Language should evolve as society does

Danielle Zukowski

My Anthropology of Language class was presented this discussion prompt in the early days of the semester. We were asked what we use versus what’s most grammatical. Being a linguistics lover and a huge fan of singular ‘they,’ I knew my pick right away.

In the past, it was commonly considered grammatical to use the word ‘his’ in formal academic essays. ‘He’ was believed to be representative of all genders. It was considered the appropriate pronoun. However, this didn’t go down too well with, oh gee, I don’t know, the people who felt excluded from this? Albeit the intention, when you hear the word ‘he’ are you immediately inclined to think of all genders? Likely not.

Some people began adding some variety of ‘or her’ to the mix. As in “every student has a right to his or her language.” More inclusive, right? But a little awkward in some situations especially when you use the ‘and/ or’ in between and writing begins to feel less like your paper and more like legal documents. It wasn’t perfect.

Some writers lashed back with ‘her’ as this omnipotent literary pronoun. If ‘he’ is hypothetically representative, why can’t ‘she’ be? Even my Speech Language Pathology textbook switches back and forth between singular use of the two every few pages as a sort of balanced compromise. Unfortunately though even that type of logic is just as problematic. It’s just not inclusive and it perpetuated false perceptions of the feminist movement, whose purpose is to aim for social, economic, and political equality for all genders but, of course, every group has their radicals.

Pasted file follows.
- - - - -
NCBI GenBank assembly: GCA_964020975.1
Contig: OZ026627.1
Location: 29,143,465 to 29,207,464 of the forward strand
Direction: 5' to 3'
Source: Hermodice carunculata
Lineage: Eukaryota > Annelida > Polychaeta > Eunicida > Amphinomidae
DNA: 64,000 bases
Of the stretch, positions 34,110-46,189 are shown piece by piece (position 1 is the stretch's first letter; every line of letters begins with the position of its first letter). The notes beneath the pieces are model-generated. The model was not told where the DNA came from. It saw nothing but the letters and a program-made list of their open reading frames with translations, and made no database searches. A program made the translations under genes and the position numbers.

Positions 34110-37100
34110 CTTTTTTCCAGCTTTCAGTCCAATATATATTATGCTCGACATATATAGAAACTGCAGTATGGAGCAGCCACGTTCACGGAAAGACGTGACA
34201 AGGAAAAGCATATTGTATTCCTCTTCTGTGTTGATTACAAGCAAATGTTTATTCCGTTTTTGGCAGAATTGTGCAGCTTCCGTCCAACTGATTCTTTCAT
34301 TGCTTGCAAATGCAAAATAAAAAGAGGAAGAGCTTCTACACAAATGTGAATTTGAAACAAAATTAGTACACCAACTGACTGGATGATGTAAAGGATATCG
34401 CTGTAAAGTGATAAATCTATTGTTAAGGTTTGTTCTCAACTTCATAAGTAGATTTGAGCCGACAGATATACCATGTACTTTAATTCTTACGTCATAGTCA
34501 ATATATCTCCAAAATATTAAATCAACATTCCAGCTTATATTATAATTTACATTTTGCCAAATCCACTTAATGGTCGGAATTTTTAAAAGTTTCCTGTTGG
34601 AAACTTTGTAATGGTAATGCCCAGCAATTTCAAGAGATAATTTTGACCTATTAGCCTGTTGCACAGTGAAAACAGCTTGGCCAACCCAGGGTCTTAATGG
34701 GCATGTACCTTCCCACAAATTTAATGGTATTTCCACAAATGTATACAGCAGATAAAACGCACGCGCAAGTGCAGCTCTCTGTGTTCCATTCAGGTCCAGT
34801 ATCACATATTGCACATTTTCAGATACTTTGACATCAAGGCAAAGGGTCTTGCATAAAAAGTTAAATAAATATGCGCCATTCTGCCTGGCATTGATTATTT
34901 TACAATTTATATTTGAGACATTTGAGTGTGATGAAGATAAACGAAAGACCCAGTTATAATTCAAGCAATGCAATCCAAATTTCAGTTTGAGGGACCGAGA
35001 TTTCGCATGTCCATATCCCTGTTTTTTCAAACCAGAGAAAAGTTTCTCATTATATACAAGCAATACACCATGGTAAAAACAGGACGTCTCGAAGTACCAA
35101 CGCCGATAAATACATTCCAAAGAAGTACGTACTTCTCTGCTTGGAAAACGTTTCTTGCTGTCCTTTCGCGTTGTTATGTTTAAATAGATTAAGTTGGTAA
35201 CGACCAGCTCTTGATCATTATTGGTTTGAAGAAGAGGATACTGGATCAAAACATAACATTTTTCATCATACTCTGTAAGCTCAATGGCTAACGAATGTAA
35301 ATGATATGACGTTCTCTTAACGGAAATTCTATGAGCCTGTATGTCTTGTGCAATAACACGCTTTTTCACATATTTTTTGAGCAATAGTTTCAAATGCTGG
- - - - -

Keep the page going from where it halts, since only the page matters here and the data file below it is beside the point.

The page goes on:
Nevertheless, for the purposes of simplicity and inclusion, I utilize singular ‘they,’ which has actually been used for longer than you may think, although it certainly has become more popular in recent years. I try to use ‘they’ as much as I can as noting gender is sometimes,maybe even often, not necessary. I think there is a need for this term in situations where things do not have to be gendered or at least a different term that conveys the same meaning.

Despite ‘they’ being my go to inclination, I’ve recently been made aware of a hypocrisy I didn’t know I was exhibiting. It’s kind of a Michigander youth thing to approach a group and be like, “hey guys” regardless of the present genders. We were talking about it in class and I kind of shrugged it off as our culture, but then I started thinking about it. I’m not really seeing how a perceived all encompassing ‘guys’ in speech is much different than ‘he’ in academic writing. However, it’s hard to naturally and spontaneously use an alternative because I don’t know about you, but I often speak with little mental consideration although the intention is there. Even so, I’ve been making the effort to find a different phrase as I did with ‘they.’

Language as a whole is constantly evolving, but our individual speech goes through changes as we age as well. Sometimes this occurs when we meet a new friend and start picking up their words. Other times, our lexicon is expanded due to entry into a new field of work. Try to be conscious of these changes. It can be fascinating to see how a word goes from unknown to a part of our everyday vocabulary.